On January 5th, Michael Petrilli, president of the Fordham Institute, announced a competition for the design of state “accountability” plans. Resounding Books issued a response and noted that we would be declaring our own counter-competition.
True to our word, within a matter of days, we will issue a public call for submissions to that counter-competition, along with a set of entry guidelines. The plan is coming together. An enthusiastic and informed panel of judges has already been selected as of this writing. We're excited about how we will be able to work with committed, principled individuals and organizations of whatever political or ideological stripe--about how we'll be able to work with you--in countering the false and damaging narrative of accountability that Fordham and others have propagated.
This counter-competititon will engender all of the key tenets of our mission:
- To establish common ground across the political and ideological spectrum on issues that matter
- To encourage dialogue and partnership on such issues
- To foster and advance local activism related to the topics on which we publish
Keep watching for details. They're just around the corner.
Why a counter-competition related to "accountability"...?
True education matters to us. We know it matters to you. The version of accountability that Fordham is pushing simply can't ever result in it. Quite the contrary. In fact, the Fordham design competition rests entirely on perpetuating the confusion and misapprehension that so-called education reformers have created among average citizens, including many well-intentioned business owners and even elected officials at every level of government you can name.
Fordham and others on the side of false education reform know that most of the public interprets the word "accountability" in a particular way, that they make certain assumptions about it, that those assumptions make it sound good and responsible to most people. False reformers rely on those assumptions. In particular, the term "accountability," as it is leveraged by education reformers, relies heavily on at least four false premises:
1. “Accountability” is local.
In fact, centralization and standardization form the entire basis of the education “reform” agenda that Fordham so faithfully serves. The federal and state laws, mandates, and initiatives that enforce this leviathan reform agenda rob local school boards, parents, and taxpayers of the accountability they should indeed have. Instead, these measures make students, teachers, schools, and districts accountable to the state and federal governments as well as to the preferred special interests with whom government partners. In fact, under the recently passed Every Student Succeeds Act (ESSA), the states have been made the enforcers for federal mandates. Local control—and the local accountability that should accompany it—is increasingly a fiction if it still exists at all.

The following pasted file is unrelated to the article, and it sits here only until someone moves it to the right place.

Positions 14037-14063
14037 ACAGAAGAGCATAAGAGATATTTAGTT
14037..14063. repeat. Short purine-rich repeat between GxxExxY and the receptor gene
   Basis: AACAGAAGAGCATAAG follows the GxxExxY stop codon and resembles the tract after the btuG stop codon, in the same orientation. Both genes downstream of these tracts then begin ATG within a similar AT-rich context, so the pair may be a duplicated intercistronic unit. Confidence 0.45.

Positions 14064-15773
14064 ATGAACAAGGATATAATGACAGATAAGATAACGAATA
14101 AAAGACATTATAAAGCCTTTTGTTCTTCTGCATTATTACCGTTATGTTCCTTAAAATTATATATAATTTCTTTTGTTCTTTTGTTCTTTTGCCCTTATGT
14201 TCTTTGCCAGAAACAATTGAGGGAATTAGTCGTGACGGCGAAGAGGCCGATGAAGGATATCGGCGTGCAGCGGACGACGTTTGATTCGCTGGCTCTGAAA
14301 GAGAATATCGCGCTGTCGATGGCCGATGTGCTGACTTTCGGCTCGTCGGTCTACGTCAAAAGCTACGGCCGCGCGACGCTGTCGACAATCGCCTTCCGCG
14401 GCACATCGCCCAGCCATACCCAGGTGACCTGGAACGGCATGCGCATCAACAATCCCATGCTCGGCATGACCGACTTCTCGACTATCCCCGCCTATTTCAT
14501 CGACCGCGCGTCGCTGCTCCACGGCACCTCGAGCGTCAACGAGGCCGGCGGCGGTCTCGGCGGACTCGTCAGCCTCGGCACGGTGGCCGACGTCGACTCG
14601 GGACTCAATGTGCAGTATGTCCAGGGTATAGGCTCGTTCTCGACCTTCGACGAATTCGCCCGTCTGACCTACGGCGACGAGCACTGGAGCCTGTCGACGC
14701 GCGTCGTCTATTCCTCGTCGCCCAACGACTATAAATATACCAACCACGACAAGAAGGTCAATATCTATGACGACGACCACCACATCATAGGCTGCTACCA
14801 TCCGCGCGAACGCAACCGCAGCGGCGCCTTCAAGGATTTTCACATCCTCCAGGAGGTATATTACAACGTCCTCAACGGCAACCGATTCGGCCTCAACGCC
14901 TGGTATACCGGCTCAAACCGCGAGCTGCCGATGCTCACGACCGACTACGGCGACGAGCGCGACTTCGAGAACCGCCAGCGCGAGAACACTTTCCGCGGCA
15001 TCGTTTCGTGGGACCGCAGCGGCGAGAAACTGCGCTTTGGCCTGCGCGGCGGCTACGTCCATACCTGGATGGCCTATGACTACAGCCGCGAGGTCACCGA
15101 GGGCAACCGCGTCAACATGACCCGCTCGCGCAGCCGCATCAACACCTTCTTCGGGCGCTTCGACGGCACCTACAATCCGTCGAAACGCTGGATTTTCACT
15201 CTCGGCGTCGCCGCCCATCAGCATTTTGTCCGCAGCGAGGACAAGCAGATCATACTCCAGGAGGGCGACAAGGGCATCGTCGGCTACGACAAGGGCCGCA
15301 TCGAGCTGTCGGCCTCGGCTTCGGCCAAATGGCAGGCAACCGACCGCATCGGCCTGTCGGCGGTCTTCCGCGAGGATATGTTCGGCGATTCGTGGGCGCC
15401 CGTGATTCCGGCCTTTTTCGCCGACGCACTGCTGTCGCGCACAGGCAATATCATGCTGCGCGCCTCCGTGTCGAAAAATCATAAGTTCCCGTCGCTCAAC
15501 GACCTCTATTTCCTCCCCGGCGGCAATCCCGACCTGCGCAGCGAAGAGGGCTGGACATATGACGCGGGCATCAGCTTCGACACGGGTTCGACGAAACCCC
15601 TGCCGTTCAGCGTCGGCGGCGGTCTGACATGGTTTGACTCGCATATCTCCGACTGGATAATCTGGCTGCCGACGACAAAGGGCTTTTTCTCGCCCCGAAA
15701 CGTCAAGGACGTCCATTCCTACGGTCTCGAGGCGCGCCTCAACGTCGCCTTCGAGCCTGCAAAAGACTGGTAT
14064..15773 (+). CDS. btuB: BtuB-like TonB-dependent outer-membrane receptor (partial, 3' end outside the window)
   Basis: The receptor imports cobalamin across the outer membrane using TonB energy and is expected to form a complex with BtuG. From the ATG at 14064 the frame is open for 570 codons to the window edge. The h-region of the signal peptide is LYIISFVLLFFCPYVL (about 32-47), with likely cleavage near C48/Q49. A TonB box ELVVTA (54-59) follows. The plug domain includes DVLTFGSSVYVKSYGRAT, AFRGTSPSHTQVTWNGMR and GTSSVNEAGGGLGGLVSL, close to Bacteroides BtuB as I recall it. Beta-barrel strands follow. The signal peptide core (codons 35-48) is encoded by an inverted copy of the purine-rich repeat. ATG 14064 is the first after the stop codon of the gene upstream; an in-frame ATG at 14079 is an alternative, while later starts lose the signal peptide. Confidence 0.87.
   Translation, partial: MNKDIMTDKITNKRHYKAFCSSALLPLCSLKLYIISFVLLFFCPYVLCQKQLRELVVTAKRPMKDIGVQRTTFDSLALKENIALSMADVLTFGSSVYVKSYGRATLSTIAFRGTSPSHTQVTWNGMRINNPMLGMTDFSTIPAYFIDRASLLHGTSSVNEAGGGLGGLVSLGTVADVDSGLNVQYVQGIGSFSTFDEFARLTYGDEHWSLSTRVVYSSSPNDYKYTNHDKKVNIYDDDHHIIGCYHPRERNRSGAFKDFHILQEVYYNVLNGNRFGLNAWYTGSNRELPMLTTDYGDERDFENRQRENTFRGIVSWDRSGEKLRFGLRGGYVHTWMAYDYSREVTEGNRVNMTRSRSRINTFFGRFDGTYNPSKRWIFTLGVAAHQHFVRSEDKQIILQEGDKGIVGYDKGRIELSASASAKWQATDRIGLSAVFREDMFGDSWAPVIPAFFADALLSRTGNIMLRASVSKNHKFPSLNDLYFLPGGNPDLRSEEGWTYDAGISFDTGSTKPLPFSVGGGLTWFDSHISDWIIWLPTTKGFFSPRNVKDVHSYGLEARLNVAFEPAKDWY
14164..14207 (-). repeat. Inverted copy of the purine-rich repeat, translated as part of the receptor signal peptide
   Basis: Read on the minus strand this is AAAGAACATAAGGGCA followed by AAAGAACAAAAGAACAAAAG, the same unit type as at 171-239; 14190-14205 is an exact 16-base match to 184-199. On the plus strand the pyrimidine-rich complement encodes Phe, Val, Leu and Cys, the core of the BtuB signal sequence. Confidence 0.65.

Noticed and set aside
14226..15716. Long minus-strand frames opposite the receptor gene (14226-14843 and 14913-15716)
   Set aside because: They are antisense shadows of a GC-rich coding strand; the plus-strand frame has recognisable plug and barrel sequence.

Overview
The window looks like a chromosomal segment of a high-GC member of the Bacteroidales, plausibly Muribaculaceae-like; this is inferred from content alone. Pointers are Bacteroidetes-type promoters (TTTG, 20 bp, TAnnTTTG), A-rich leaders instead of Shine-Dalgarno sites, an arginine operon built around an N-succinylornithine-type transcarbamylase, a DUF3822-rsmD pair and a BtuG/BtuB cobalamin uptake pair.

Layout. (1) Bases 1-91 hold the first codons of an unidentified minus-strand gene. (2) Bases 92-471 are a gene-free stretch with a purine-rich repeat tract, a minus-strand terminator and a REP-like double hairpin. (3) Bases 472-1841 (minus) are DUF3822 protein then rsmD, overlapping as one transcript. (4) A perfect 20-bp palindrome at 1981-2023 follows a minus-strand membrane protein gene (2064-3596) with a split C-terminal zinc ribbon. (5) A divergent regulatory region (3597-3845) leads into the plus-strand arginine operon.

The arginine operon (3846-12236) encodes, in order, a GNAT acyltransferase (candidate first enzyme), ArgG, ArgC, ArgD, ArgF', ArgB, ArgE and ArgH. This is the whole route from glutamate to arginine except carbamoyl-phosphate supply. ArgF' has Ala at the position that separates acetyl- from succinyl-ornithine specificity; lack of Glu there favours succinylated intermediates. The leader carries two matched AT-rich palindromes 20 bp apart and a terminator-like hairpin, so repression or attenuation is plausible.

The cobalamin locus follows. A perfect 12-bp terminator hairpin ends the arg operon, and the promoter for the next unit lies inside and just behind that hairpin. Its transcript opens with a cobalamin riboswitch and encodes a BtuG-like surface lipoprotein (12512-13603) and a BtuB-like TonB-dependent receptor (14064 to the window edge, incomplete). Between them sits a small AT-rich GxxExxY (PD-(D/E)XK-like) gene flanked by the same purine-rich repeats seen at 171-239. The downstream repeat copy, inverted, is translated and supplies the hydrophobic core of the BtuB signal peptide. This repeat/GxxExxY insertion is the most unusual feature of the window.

2. “Accountability” is based on valid measures.
In reality, most or all of the standardized assessments on which state governments are basing their accountability systems have zero proven validity. Individuals such as Dr. Gary Thompson of Utah and others have clearly demonstrated that these assessments are experimental in nature. Without proper notifications and permissions, the blanket administration of such measures is deeply unethical and would immediately result in criminal charges to any lay practitioner. Of course, neither the assessment developers nor the state governments administering these measures have even once issued such notification. Moreover, parents have been put in the position of having to inform themselves about the true nature of these assessments. The information has not been willingly disclosed to them. The measures are being mandated nonetheless, making unwitting guinea pigs out of a captive population—children.
3. Standardized assessments reliably measure academic performance.
This is perhaps one of the greatest of the lies that have been perpetrated on the public. In reality, children are not standard. Thus, at best, standardized measures can capture only a small sliver of information about any given child’s academic comprehension and abilities at a single moment in time. If the child hasn’t eaten or slept properly, is experiencing difficulties at home, is unnerved by the conditions of the assessment, or any of many other factors, the standardized assessment may, in fact, provide an entirely false read of that student’s ability.
In addition, the cut scores on these assessments—which define success or failure—are essentially set arbitrarily and for reasons often motivated by non-academic matters. The Smarter Balanced Assessment Consortia (SBAC), for example, published the cut scores on which its members had agreed. SBAC made no secret of the fact that it was essentially predetermining that the majority of students taking its assessments would fail.